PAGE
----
Spring has hit Seville! And when I say spring, I mean summer, at least in my book. It has been at least 80 degrees everyday, and last Friday it hit 90, leaving me shocked at the amount of sweat my body can actually produce. Also, it turns out I am very allergic to orange blossoms and encourage everyone to buy stock in Kleenex because I have been greatly helping their cause.
Classes have been going well, though, I’ve come to realize how prevalent tradition is in Spain. I’ve known this for a while, but it’s amazing how much it comes out in the education system. Classes run the same way everyday no matter what, and teachers re-use materials that they’ve had for years without any modifications. This applies not only to the classes I’m taking, but the English ones I’ve taken over. Workbooks are God, and after taking education classes at CU that drill the idea of creative lessons filled with read-alouds and story writing within a “community of learners”, I have been very discouraged by the regularity of lecturing and fill-in-the-blank activities . As early as first grade students have their teachers shuffled around for each subject: that’s to say that instead of having a cozy homeroom feeling where Miss Honey (Roald Dahl reference for those of you on you’re “A” game) reads you a story from a rocking chair, you’re teacher changes every hour and you don’t move from your desk (which is in a row) besides recess. Fighting this system has not gotten me far—the students don’t know how to react when you tell them to get out of their seats, and the collaborating teachers always look up from the back of the room as if I’ve just lit the chalkboard on fire. Also, I’m realizing how much language effects behavior== encouraging words and politeness are not key to Spanish. Saying “gracias” after every meal, offer, or compliment is very foreign and considered “over-polite”. This means that when you get an answer wrong in class there is never a “Well, I see where you’re coming from, but…” or “Interesting way to look at it, however…”—No. More often the teacher interrupts with “No! Pay attention” and then calls on someone else. My eyes have popped out of my head as if I were hit with a chalkboard on more than one occasion. Needless to say, I’ve come to value the education I’ve received and the one I hope to give others one day.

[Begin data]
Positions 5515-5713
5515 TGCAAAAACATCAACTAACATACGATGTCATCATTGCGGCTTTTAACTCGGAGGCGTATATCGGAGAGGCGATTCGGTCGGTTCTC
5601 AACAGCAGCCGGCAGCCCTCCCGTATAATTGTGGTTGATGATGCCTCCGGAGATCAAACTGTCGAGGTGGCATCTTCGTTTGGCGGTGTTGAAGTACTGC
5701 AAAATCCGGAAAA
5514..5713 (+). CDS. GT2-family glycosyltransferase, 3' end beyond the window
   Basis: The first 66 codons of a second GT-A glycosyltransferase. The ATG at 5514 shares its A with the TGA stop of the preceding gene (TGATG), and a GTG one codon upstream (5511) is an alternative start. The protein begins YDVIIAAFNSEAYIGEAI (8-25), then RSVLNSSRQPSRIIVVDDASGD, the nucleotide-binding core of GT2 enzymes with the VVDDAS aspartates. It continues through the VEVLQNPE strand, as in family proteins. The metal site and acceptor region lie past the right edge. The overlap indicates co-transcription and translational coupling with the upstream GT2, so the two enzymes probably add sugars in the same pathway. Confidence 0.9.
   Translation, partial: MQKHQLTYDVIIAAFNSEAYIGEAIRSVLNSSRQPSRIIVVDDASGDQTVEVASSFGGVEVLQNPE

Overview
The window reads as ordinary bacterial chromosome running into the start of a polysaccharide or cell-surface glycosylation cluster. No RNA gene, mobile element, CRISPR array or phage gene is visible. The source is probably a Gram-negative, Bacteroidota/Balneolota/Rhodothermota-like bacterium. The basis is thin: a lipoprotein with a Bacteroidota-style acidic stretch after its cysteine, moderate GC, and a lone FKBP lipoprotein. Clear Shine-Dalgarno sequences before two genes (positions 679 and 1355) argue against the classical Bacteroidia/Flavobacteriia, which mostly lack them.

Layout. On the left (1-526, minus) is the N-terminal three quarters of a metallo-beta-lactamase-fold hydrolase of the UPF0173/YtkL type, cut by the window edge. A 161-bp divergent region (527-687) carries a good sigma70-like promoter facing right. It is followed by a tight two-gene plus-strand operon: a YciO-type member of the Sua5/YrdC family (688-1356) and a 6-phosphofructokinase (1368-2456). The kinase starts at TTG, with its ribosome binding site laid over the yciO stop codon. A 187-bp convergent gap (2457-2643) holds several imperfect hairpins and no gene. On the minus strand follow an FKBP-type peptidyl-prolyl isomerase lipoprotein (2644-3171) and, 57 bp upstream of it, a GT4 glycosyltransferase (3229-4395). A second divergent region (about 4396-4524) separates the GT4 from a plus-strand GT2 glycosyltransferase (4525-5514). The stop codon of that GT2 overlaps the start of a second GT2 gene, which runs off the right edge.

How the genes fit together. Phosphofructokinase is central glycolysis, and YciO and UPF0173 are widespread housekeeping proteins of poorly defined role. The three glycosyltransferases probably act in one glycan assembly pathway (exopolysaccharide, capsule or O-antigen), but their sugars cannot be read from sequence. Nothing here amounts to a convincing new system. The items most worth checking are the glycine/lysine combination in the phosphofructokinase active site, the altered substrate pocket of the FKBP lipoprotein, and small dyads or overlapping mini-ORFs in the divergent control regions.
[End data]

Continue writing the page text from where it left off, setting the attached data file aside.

On a lighter note, the past weekend (April 8th… sorry I’ve been slacking!) was a blast!! On Thursday after class, sick of caring what Spaniards think of us and ready to let loose a little, Greg, Eve, Amanda, and I were on a mission to pretend we were back in the states. How you ask? Well, we found cups, ping-pong balls (I’m pretty sure it was the only existing pack in Spain), a plank of wood, and well, beer. Classy or not, we set the plank of wood up in a plaza near our house outside of a playground (we’re drawn to children?) and played beer pong. Like mashed potatoes loaded with butter, it might not have been the best idea, but it was a true home comfort. We also got a lot of exercise in chasing after loose balls… all of us were a bit out of practice.
On Friday, the school we teach at hosted a “Día de Deportes,” pretty much a very competitive field day. We had no idea how important this day was for the school until we saw all of the children cheering and crying when the “winning team” was determined. It was fun to spend time with our students outside the classroom and see how school pride translates here. Also, some of the events would never fly in the USA, like having students run at a central mat from six different directions (needless to say some collisions occurred) to eventually go through a hoola-hoop. After the events, we went out to dinner with one of the teachers we observe and practiced some Spanish. Sarah, Eve, and I were really on a Spanish kick and decided to watch The Notebook in Spanish—it was cool to see how they translated things since we knew pretty much every scene and line. Turns out it’s a great chick flick no matter the language.
|The "best student in the school" carrying the school flag before the games began.|
|Everyone watching the sporting events|
That night, we drank wine and caught up in the hostel… old habits die hard I guess.
|Gabby and I hanging out with Christopher Columbus|
The next day was Greg’s birthday and the weather was great, so we all got on a bus and went to the beach. We took a picnic consisting of bread, Pringles, peanuts, oranges, bananas, and wine. The combination of the sun, salt, wine, ice cream bars (following the wine and sun) and good friends left a smile glued to my face as we raced into the water, froze at how cold it was, got in any way, and then ran out to lay in the sand some more. The mere 17 euros I spent on the day proved money isn’t always key to happiness.